Legal Ethics Corner

Ethics Corner is designed to present ethical issues that practitioners might well face on a daily basis. It is a service of the Legal Ethics Committee of the San Diego County Bar Association for SDCBA members.  

How Admitting a Mistake can Save you from Malpractice

    Truth be told, as much as one seeks to avoid them, we all make mistakes.  Sometimes, mistakes are compounded by attorneys not being forthcoming about admitting the error.  I recently came across a fine example of how to forthrightly address a mistake. (Poway Land, Inc. v. Hillyer & Irwin (Fourth Dist., Div. One 2002) Unpub. LEXIS 10786 (Cal. Ct. App. 2002.) (Although unpublished and therefore uncitable, the case is a primer on upstanding attorney conduct.)  Therein, the day before a settlement conference in the underlying land development dispute with the City of Poway, an attorney inadvertently faxed a confidential letter addressing settlement options to the law firm of Poway’s city attorney, although that firm was not attorney of record in the lawsuit.  The fax was misdirected because of a clerical error in the sending firm’s computer system.  The receiving attorney realized the error, contacted the sending attorney about the same, did not show it to anyone else, and mailed it back to the sending attorney.  The receiving attorney did not participate in the settlement negotiations.  The sending attorney, both in person and in writing, quickly informed the client of the error, stated his belief that the mistake did not affect the settlement negotiations, and suggested that the client consult with independent counsel or hire new counsel.  Ultimately, client followed attorney’s advice to settle at $5.7 million with two issues reserved for trial.  After trial, client recovered another $2.7 million.  Thereafter, it sued its counsel for malpractice and breach of fiduciary duty claiming injury from the misdirected fax and the alleged failure to adequately disclose and obtain a written waiver of the conflict of interest created by the misdirected fax.  The Court of Appeal affirmed the trial court’s grant of summary judgment in favor of the defendant law firm.  Claims that the firm’s conduct was “clouded by a desire to cover up their mistake and [its] personal conflict of interest” in recommending settlement at $5.7 million would not stand because the undisputed facts showed that the firm had fully disclosed the misdirected fax, gave the client the opportunity to consult with independent counsel, and that client had waived any conflict.  Also, among other things, there was no evidence that the attorney’s analysis of the settlement issues was significantly altered by the misdirected fax, and causation, a necessary element in a malpractice claim even where a breach of duty is shown, was speculative.  Generally, much of the Court of Appeal’s analysis was based on the attorney’s candor in admitting the error, fully informing the client of the same, and giving the client the opportunity to consult with and even hire new counsel.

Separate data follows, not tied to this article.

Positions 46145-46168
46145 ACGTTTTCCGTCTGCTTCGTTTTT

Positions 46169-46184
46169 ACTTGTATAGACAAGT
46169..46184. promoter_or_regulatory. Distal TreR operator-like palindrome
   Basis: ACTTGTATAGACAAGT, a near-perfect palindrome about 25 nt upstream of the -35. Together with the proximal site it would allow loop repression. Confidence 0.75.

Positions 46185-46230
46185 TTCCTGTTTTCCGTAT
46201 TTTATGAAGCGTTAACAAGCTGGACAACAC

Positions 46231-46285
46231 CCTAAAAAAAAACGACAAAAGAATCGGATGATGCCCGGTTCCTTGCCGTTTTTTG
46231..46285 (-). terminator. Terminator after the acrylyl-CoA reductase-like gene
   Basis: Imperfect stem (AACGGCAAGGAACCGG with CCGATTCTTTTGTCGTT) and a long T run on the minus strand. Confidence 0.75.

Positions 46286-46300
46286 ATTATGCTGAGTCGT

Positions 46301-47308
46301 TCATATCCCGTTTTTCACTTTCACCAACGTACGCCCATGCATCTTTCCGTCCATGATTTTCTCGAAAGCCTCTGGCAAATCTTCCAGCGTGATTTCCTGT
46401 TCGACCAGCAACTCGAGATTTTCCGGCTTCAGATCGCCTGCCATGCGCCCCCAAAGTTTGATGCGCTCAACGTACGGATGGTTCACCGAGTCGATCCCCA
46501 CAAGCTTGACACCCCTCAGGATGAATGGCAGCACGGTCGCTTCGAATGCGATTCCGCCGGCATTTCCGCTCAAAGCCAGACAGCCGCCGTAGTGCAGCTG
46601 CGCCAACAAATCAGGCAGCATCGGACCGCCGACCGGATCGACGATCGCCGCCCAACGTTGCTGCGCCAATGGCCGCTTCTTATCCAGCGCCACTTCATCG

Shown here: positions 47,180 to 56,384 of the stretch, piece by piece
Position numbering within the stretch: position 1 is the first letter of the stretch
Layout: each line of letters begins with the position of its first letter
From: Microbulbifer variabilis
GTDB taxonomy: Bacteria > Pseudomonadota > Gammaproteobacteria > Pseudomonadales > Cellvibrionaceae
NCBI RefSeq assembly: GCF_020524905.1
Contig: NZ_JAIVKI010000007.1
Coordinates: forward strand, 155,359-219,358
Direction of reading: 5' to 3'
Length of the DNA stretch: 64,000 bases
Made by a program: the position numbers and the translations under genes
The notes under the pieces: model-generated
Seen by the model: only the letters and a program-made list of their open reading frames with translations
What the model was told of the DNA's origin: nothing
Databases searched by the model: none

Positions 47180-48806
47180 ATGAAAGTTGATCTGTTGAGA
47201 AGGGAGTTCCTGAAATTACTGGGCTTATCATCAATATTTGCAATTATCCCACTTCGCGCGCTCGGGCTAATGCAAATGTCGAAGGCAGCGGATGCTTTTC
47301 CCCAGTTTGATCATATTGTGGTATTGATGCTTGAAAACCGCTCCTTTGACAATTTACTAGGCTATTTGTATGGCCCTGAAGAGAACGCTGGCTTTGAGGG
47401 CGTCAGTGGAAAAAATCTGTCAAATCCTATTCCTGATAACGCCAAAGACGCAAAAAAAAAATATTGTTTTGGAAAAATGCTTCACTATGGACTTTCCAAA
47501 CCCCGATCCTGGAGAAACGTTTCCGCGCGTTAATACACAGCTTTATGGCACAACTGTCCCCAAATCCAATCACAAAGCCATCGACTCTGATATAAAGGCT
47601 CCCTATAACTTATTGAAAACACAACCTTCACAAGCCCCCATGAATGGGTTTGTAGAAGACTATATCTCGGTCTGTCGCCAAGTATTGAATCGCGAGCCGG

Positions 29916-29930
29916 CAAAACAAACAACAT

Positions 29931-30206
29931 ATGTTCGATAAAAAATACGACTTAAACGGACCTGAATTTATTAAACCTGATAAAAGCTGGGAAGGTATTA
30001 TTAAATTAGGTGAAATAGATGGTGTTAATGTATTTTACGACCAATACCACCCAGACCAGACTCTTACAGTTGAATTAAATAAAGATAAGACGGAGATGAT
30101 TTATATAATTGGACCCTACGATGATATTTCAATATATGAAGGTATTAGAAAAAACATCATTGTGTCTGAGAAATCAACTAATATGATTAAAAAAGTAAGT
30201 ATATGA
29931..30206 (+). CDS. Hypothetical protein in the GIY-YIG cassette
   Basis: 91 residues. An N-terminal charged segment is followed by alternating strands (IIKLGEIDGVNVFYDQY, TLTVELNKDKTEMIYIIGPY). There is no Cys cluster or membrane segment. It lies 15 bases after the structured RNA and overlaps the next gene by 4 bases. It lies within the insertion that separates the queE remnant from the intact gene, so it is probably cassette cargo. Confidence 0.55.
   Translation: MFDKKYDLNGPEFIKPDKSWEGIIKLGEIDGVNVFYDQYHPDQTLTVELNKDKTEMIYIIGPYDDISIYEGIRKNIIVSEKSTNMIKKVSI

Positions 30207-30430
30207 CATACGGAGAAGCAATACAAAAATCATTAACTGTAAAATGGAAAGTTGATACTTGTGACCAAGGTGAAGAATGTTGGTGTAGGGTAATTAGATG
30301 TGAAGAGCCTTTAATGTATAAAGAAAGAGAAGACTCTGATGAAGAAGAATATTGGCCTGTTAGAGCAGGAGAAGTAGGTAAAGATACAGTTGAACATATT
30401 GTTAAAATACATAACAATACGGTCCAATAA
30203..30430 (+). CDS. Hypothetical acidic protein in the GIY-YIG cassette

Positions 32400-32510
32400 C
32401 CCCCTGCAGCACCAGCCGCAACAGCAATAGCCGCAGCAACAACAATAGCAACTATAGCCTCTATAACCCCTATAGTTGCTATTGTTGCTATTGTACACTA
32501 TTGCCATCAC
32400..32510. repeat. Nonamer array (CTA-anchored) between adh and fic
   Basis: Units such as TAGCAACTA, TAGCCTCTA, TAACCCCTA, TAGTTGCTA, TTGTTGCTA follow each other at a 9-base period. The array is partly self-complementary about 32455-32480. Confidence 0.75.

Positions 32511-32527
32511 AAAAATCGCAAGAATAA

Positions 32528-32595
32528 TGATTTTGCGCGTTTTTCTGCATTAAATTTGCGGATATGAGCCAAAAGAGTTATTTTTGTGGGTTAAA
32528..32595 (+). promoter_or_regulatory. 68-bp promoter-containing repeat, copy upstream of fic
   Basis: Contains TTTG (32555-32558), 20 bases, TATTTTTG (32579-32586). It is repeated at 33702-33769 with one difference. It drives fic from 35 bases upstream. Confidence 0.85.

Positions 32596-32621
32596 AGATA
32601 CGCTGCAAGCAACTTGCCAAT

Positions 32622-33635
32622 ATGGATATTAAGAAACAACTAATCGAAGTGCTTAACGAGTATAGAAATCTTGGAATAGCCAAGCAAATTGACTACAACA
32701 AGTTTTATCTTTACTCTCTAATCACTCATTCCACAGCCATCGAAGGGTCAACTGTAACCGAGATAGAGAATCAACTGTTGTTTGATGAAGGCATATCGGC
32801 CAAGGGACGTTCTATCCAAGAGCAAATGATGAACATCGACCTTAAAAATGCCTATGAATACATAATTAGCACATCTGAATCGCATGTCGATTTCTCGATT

So here’s to being forthright about having made a mistake, to providing full disclosure, and to presenting the client with options about the same.

--Luis E. Ventura

**No portion of this summary is intended to constitute legal advice. Be sure to perform independent research and analysis.  Any views expressed are those of the author only and not of the SDCBA or its Legal Ethics Committee.**